Winter is a popular time to harvest trees because the frozen ground can help protect from damage and erosion and provide easier access. If you are planning to have a harvest this winter, plan to have a lengthy discussion with your forester and logger about the future of the woods aimed at answering two questions: “What will my woods look like?” and “How is it going to get there?” If these questions are not addressed, are dismissed as unimportant, or the answer is that it will “work itself out,” it should be a red flag that the forester or logger is not including critical thinking and forethought as part of the plan. You will do better to work with someone else.
There are also harvesting methods that may be red flags. Harvests that take all of the trees of value out of your woods today do not consider the forest of tomorrow. Be on the lookout for these harvesting red flags.
Diameter limit cutting (selective harvest) – cutting all trees over a certain size or diameter without regard for the impact on stand structure, tree quality, species composition, or tree regeneration leaves you with a completely unpredictable harvest “tomorrow.”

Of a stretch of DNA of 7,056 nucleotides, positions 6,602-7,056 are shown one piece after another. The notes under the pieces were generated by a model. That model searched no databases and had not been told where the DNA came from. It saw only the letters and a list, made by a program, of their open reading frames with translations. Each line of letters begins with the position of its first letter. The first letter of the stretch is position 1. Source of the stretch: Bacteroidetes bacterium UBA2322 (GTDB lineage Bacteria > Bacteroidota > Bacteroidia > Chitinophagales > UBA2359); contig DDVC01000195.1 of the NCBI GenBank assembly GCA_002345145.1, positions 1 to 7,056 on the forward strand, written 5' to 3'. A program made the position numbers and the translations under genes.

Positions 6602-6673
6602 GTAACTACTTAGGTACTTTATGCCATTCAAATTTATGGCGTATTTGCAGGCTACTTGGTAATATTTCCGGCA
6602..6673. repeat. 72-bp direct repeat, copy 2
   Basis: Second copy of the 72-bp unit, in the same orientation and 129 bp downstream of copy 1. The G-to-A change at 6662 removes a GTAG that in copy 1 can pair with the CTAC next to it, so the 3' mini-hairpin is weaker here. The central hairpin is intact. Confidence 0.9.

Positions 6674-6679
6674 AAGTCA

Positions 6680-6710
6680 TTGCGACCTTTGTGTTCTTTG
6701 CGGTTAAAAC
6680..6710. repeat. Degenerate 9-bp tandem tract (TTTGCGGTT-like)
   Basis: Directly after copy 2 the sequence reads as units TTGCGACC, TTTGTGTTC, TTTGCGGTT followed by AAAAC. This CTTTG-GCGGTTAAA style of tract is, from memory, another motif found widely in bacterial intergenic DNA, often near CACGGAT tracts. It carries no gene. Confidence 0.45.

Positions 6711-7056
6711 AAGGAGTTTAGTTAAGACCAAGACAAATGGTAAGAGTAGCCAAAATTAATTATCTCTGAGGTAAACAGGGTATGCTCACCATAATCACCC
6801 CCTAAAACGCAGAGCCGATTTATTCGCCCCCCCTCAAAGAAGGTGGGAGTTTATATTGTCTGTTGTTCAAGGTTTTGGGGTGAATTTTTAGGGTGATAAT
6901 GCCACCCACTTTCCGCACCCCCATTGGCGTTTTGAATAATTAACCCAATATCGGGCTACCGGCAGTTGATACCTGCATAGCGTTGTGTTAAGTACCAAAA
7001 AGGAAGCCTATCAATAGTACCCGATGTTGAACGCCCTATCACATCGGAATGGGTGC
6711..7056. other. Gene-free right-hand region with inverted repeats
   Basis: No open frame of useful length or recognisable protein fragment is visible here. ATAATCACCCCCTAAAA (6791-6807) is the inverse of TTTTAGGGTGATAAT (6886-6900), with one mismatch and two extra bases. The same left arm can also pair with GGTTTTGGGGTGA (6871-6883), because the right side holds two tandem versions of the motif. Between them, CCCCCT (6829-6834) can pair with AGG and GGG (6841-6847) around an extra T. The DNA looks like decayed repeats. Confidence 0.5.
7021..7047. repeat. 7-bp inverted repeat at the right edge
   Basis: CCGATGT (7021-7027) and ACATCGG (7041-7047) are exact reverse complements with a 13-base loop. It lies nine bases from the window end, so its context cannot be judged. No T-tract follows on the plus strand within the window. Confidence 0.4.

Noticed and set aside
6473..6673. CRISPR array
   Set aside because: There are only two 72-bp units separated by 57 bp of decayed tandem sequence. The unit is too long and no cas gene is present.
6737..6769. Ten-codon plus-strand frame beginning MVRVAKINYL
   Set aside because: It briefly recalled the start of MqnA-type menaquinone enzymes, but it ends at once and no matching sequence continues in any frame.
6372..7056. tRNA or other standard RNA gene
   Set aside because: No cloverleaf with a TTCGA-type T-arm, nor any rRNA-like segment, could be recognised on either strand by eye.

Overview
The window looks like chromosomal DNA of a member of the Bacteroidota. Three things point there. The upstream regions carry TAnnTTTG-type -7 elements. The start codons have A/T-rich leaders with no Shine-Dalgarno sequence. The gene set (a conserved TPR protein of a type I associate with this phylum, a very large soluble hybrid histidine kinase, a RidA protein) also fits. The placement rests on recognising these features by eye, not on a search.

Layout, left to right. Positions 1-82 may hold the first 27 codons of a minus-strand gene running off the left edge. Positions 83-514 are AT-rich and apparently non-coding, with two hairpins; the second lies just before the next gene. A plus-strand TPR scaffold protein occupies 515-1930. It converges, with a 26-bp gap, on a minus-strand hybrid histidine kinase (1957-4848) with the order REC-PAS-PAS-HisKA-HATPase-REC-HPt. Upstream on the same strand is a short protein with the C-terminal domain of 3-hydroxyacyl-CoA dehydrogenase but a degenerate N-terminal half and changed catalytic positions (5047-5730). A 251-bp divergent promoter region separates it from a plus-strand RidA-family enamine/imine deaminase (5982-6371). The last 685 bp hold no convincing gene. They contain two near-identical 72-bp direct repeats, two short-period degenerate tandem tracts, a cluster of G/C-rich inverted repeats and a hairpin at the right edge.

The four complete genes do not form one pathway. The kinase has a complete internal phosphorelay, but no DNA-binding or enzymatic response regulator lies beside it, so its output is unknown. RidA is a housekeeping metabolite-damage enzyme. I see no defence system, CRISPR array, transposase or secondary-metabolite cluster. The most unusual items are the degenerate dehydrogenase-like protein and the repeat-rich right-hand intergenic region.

Economic clearcutting – every tree of economic value is cut without regard for the site or tree regeneration, leaving you with little to harvest “tomorrow.”
High-grading (selective logging) – is the practice of cutting only the largest, most valuable trees in a stand and leaving low value and poor quality trees. This is not the same as single-tree selection, which evaluates the removal of each tree selected based on its benefits to capture value weighed against the value of taking an adjacent tree or its value to the woods. Single-tree selection is a contemplative process weighing many factors. High-grading looks at the value of a tree only and nothing else.
Not sure if your harvest will utilize proper methods? Contact your County Forester for a free property visit and peace of mind.